Traditional Steamed Christmas Pudding with Stout
My Traditional Steamed Christmas Pudding with Stout recipe is rich, alcoholic and fruity too. It keeps for ages and makes a great edible Christmas gift. A couple of small twists like adding dried cranberries and stout make this simple recipe mind blowingly delicious. So don’t miss stir-up Sunday, get your apron on and try this classic Christmas Pudding recipe – you’ll never buy one again!
Filled with rich Christmas spices and steamed, you will not only be treated to a gorgeous traditional pudding with your Christmas Dinner but your house will smell amazing too!
I first knew I wanted to make Christmas pudding when I found the Christmas pudding recipe by Mary Berry. My recipe is now a mix of recipes and trials from starting off with a Delia Christmas pudding and mixing it with tips from Jamie Oliver and exploring new ways of adding more of the iconic Christmas flavours.
My pudding recipe is filled with cranberries, cherries and all the other good things that go into Christmas puddings including a lot of brandy and dark stout beer. The brandy has a brilliantly strong taste which works with the fruit beautifully.
The finished pudding is dark brown and glossy. I love making it almost as much as I enjoy eating it! The fruit soaking and steaming takes a while but it’s so easy. This recipe make two small puddings so I have one for Christmas day and one in the pantry for another time.
This recipe is family approved. We love it with a lot of homemade custard. Delicious!
What is a traditional English pudding?
A traditional English pudding is a steamed dessert made with dried fruit. It uses brandy and is often set alight before being served. Or it’s served with a sprig of holly.
It also often now served with a range of creamy options including brandy cream or brandy butter, ice cream, single cream or double cream. In essence, if you have cream you are sorted for your traditional Christmas pudding.
What is Stir Up Sunday?
Stir Up Sunday is the traditional day when Christmas puddings are made. It is always the last Sunday before Advent which depending on how the weeks fall each year, is usually either the last or second to last Sunday in November.
Many families have a tradition where all members of the family stir the pudding and make a wish. It is a really lovely day and activity whether you have children or not.
Feeding and Maturing Christmas Pudding
One of the reasons that the pudding is usually made so far in advance of Christmas itself, is to give the pudding time to mature and develop it’s flavours. This is much the same as with many traditional Christmas Cakes.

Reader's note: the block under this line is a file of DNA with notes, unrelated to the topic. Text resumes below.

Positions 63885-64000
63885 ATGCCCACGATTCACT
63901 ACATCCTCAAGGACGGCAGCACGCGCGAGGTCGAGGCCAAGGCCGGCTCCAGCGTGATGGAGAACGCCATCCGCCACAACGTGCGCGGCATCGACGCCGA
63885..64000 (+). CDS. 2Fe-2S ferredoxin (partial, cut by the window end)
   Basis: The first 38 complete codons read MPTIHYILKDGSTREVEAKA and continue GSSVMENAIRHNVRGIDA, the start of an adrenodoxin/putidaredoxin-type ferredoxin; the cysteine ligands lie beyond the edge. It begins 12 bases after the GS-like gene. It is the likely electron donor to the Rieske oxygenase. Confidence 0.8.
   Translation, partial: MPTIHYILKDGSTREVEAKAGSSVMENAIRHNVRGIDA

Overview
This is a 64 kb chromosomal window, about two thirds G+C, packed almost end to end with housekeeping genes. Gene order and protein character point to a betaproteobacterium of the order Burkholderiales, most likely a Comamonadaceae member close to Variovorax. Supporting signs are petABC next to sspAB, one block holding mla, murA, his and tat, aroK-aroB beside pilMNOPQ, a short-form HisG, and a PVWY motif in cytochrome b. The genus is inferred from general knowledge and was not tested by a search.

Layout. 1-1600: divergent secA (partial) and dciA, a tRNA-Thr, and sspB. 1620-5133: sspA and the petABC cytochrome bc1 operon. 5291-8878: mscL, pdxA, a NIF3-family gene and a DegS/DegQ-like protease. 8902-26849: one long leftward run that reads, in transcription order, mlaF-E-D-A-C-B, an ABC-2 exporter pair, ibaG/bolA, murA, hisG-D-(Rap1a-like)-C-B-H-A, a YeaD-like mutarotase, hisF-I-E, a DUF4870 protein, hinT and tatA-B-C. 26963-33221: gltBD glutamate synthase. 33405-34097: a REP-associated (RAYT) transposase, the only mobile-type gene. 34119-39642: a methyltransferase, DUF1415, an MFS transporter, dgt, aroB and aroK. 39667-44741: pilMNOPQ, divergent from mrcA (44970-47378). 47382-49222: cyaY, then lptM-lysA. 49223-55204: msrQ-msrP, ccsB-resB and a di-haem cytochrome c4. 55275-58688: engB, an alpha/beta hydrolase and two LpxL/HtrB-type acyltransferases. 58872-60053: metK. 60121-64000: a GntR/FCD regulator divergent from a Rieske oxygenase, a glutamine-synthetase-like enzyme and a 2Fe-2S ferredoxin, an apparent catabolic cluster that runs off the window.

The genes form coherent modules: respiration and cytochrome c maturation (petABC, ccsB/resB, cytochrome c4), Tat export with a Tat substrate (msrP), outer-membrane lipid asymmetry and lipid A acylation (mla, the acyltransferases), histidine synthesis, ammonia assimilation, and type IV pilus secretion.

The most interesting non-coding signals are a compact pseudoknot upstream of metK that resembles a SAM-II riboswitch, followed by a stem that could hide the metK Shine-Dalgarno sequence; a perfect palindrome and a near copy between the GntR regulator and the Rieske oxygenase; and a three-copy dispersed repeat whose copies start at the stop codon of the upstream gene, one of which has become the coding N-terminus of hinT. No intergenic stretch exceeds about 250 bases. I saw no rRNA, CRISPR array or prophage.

Being prepared so far in advance also gives us the opportunity to “feed” the pudding with extra alcohol. You can use your favourite spirit but brandy, whiskey and sherry are the most common. The alcohol both provides a lovely flavour and keeps the puddings lovely and moist as they mature.
To feed the pudding, you should uncover them once a week, make some holes in the top of the pudding using a small skewer and then pour over around 1 tbsp of spirits. Repeat this once a week until Christmas.
Don’t be tempted to go overboard with the amount or frequency or you could end up ruining the pudding. And make sure to wrap the pudding back up and place in an airtight container after each feed.
How to Serve Christmas Pudding
One of the most fun ways to present the Christmas Pudding is to bring it to the table covered in flaming brandy!
Why set fire to a Christmas pudding?
The traditional reason why we set fire to a Christmas pudding is that it is said that the flaming brandy represents the Passion of Christ. Plus in early traditional Christmas puddings there were about 13 ingredients said to represent Christ and his 12 disciples.
Now it adds a beautiful spectacle to the Christmas table and I believe the burning brandy adds a hot slightly caramelised sugary sweetness to the outside of the pudding. It’s a lovely thing to do but be careful as fire and alcohol can be a dangerous mix especially if you are already a little tipsy.
Decorating Christmas Pudding with Holly
If you prefer a less eyebrow-risking way to present your pudding, a fresh sprig of holly with its dark green leaves and bright red berries, is quite spectacular too.
If you don’t have any growing nearby, any good florist will sell some over the holiday season and it is usually available in supermarkets too.
What to Serve With Christmas Pudding?
But my top tip is to serve it with custard. I love Christmas pudding with custard – especially vanilla custard! (Sometimes homemade but mostly store bought).
It also works well with thick cream or even ice cream. My family have all the different creams we can over Christmas. Baileys cream, brandy cream and so many more. I swear the supermarkets keep bringing out new versions. And they’re all delicious.
How Many People Does This Christmas Pudding Serve?
My recipe makes two smaller puddings which easily serve 6 to 8 people each.
We all know that whilst everyone still wants a steaming hot portion of Christmas Pudding after their Christmas Lunch, even the greediest of people tend to be rather on the full side. So it is very common to hear everyone ask for “just a little piece”. Which means that a large pudding is often too much, even for a fairly large crowd or family.
By making two smaller puddings, you still end up with more than enough to make the time spent “worth it” but without ending up with any waste. The second pudding can be reheated at anytime and is especially delicious served the following Easter.
What Ingredients are traditionally found in a Christmas pudding?